On 30 January 2013, a Fairchild SA 227AC, registered VH-UUO (UUO), departed Melbourne Airport, Victoria for Launceston Airport, Tasmania on a scheduled freight flight. The pilot was the only person on-board.

The pilot prepared a trim sheet to confirm the weight and balance information for the aircraft, then provided an uplift figure to the freight organisation that prepared a loading plan that they used to load the aircraft.

When the pilot approached the aircraft, the freight had been loaded with all cargo access doors closed and the cargo support strut (tail stand) removed. The pilot completed the pre-flight checks in the cockpit then, removed the wheel chocks and wing tip safety markers and placed them in the main cabin area.

During the take-off, the pilot reported that he needed more forward elevator trim than usual to climb out at a 10 degrees nose-up attitude. The pilot noticed that in straight and level flight, the aircraft had full nose-down trim and the aircraft was flying at a 50 nose-up attitude. When the autopilot was engaged, the pilot reported that the autopilot struggled to maintain straight and level flight and the aircraft ‘porpoised’.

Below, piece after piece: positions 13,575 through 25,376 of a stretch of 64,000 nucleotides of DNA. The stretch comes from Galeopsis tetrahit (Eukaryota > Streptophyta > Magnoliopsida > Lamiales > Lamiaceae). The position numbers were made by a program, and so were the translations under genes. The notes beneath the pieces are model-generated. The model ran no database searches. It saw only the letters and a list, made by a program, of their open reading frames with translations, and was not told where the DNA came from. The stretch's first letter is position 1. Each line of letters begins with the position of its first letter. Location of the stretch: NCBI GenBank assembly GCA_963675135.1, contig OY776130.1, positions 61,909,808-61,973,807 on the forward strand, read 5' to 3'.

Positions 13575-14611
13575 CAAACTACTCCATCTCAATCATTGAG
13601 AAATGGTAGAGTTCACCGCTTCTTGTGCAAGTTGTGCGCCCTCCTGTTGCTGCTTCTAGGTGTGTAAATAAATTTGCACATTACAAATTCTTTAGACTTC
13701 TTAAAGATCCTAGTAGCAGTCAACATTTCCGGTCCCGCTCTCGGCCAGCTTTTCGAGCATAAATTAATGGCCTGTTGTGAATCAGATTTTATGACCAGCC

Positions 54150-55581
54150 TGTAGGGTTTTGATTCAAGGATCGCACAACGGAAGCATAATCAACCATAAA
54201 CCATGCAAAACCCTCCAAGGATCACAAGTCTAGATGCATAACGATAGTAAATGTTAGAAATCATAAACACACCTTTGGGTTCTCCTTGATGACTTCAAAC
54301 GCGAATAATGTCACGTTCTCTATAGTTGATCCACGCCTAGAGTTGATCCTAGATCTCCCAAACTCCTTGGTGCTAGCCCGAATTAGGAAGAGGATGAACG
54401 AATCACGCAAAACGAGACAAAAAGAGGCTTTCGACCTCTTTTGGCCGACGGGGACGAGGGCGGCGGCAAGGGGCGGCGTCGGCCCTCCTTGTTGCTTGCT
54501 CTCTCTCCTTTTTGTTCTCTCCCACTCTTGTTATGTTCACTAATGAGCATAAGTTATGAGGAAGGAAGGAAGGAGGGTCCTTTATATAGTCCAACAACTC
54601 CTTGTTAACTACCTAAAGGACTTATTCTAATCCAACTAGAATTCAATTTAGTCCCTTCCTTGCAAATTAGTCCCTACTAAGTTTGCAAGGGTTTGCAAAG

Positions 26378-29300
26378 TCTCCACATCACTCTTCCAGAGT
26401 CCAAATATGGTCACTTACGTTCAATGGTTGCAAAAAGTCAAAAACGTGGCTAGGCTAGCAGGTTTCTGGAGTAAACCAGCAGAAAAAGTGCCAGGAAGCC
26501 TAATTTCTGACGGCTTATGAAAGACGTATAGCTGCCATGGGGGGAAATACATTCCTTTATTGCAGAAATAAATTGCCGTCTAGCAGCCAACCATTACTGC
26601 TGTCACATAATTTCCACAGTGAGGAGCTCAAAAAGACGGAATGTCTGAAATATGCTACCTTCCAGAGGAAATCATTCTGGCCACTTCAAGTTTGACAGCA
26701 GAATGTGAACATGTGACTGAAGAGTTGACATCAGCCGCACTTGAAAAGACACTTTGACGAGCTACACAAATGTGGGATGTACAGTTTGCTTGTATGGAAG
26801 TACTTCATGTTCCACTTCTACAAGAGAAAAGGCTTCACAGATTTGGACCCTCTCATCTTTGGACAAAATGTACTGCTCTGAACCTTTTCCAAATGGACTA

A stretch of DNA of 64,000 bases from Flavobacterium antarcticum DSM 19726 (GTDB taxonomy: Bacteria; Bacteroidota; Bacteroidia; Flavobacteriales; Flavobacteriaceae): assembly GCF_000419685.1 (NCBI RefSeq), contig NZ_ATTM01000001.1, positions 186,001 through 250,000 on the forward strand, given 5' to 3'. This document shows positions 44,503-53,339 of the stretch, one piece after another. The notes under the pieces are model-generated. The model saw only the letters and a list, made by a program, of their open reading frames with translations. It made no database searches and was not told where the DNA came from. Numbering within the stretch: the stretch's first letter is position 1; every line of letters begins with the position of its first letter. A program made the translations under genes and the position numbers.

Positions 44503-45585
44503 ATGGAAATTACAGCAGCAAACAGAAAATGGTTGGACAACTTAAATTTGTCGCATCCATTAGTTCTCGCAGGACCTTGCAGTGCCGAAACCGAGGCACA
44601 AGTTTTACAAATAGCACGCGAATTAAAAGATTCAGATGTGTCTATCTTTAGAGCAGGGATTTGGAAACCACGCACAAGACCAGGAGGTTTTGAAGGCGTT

The pilot conducted a normal landing at Launceston and checked the freight located in the nose locker. The pilot estimated that the nose locker contained 35 kg of freight when it should have contained about 100 kg. After off-loading the freight at Launceston, the aircraft was re-loaded for the next flight, to ensure that the aircraft was within the centre of gravity limits.

As a result of this occurrence, the operator has advised the ATSB that they are taking safety action including: develop a plan to provide training for all employees, establish an audit oversight program, establish standard operating procedures for all facets of operation and identify all managers and supervisors that require training or retraining including agents.


Aviation Short Investigation Bulletin Issue 20